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...two travellers in search of the world's wildlife

12 January 2011


11th January 2011

Georgetown is the main city of Penang and was recently made a UNESCO World Heritage Site; we seem to bump into a couple of these in every country we visit. I can see why it would be, as the mixture of cultures here is fascinating and goes back a long way, influencing the architecture and cuisine in depth and breadth.

The mix seems to be Malay, Chinese, Arab and Indian communities, with the British colonial influence only remaining in some of the architecture*. It’s a contrast with Thailand, where centuries of strong independence means the culture is almost purely Thai.

* that and the electrical sockets, which are British. Oh, and they drive very sensibly on the left side of the road. English also seems to be spoken very widely, even when not talking to mono-lingual tourists like us.

We arrived here without a guidebook, which is almost unheard of for us. I’ve wondered before whether we’re becoming too dependent on Rough Guides and Lonely Planets. Are they really travel essentials? Or a convenient short-cut that banishes imagination and spontaneity from travelling? If I think back to Thailand, the only things we did in our five weeks there that weren’t mentioned in the Rough Guide were (a) our week in Hala Bala looking for otters, (b) our kayaking in Khao Sok, as the guide suggests one night in a floating bungalow is quite enough, (c) the excursion to Ko Roi, which isn’t one of the islands it mentions in Phang Nga bay. We ate at places recommended in the guide and others that aren’t, and found that of two khao soi restaurants the guide-mentioned one was far inferior to the place we found ourselves.

So here we are in Georgetown without a guidebook. I found it hugely disorienting to be in a city without any “internal map” in my head. I couldn’t even guess whether the taxi fare quoted to get to our chosen guest house was fair, or check as we went that the taxi was really taking us the right way. In the evening we didn’t know which way to strike off for the main part of town, or just an area with decent eateries (the hotel receptionist being busy when we were heading out).

Today our first mission was to get hold of some leaflets with free town maps, which at least made it possible to take a walk around the historic parts of Georgetown – all very handsome, a mixture of colonial and oriental styles, lots of faded grandeur. But of course, these leaflets are chiefly advertising; attractions, restaurants and shops. How are we to find out where the nice old neighbourhoods are, for exploring around? Or the morning food markets for wandering through?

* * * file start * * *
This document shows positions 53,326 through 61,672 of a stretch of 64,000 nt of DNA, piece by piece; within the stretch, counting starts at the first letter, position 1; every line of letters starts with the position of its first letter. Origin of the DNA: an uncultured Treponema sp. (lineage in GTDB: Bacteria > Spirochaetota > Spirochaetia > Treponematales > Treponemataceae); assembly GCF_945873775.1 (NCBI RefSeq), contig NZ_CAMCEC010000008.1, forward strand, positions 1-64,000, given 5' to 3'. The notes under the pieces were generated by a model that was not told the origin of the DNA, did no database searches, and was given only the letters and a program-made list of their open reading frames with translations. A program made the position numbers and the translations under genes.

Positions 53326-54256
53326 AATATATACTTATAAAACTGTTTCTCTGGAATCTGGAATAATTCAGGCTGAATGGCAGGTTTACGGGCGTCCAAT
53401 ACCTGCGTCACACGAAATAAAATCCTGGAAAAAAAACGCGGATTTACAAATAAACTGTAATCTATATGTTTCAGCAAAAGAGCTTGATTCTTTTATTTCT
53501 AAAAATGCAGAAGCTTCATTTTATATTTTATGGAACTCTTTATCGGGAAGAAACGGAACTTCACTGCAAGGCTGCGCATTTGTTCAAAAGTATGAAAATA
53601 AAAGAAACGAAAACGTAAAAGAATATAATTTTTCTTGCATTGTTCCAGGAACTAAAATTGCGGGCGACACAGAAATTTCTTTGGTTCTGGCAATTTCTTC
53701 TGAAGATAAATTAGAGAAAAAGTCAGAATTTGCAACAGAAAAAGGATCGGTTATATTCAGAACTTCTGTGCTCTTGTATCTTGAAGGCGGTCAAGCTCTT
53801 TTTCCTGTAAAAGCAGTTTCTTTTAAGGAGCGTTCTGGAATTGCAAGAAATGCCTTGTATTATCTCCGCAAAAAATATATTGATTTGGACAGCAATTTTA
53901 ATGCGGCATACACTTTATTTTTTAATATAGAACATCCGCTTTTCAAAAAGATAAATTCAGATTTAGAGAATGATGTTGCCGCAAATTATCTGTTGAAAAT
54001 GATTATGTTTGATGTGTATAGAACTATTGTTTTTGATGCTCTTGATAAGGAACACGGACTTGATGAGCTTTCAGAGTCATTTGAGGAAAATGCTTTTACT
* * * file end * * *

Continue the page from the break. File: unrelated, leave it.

Talk to people, spend a few days relaxing and getting to know the city. I can hear the seasoned traveller saying this, in a wise and I-need-no-Lonely-Planet tone.

To be honest, I think we did discover some nifty things by accident. Along the harbour front, sandwiched between container ports and cruise liners, are a number of old wooden jetties covered in a maze of wooden houses and alleyways. These are the “clan jetties”, each one housing a community who trace their descent from one particular village in China, and they’re fascinating to explore. Certainly no coach parties here either. And around a corner from one of the more renowned historic sites – the Khoo Kongsi Assembly Hall – we found tiny little Amelie Cafe serving wonderfully inventive drinks like longan-and-lime or orange-and-nutmeg, as well as great coffee.

But I still really miss the guidebook. We don’t know whether attractions are must-see or misery until we’ve paid the money to go in, and on our budget that inevitably means we give ‘em a miss. Still don’t know whether there are other interesting areas like the clan jetties to find. And although we’d like to try exploring the rest of Penang island by car (Georgetown is only one corner), the maps in the free leaflets become so vague as to be useless beyond the city.

4 Responses to “Unguided”

  1. Nessa says:

    I went to Georgetown about 12 years ago. Most people were surprised we weren’t going to the beach resorts on the otherside of the island. My lasting memories (now a bit cobwebbed) …. My first experience of the assault on your senses when you walk through a Market with 10s of stalls selling fresh durian…. The temples with the prayer sticks (I think) …. And a mosque that I really wanted to look around but wasn’t allowed to!

    • shortclaws says:

      Ah, durians are out of season now so we missed out on that sensory overload. The spicy food is rather overloading after a while, though – I can’t bring myself to wimp out and eat pizza, but I can’t seem to find any local food on Penang that isn’t spicy to the max. And no, we haven’t been to Taman Negara. Seems bizarre, given our love of wildlife, but (a) the best chance of otters seemed to be Penang and (b) leeeeeeeeches!

  2. Nessa says:

    Are you going to taman Negara? It was amazing!!

  3. Nessa says:

    Yes Taman Negara was where I got my leech bite, so dong blame you! Have sent an email about Flores.

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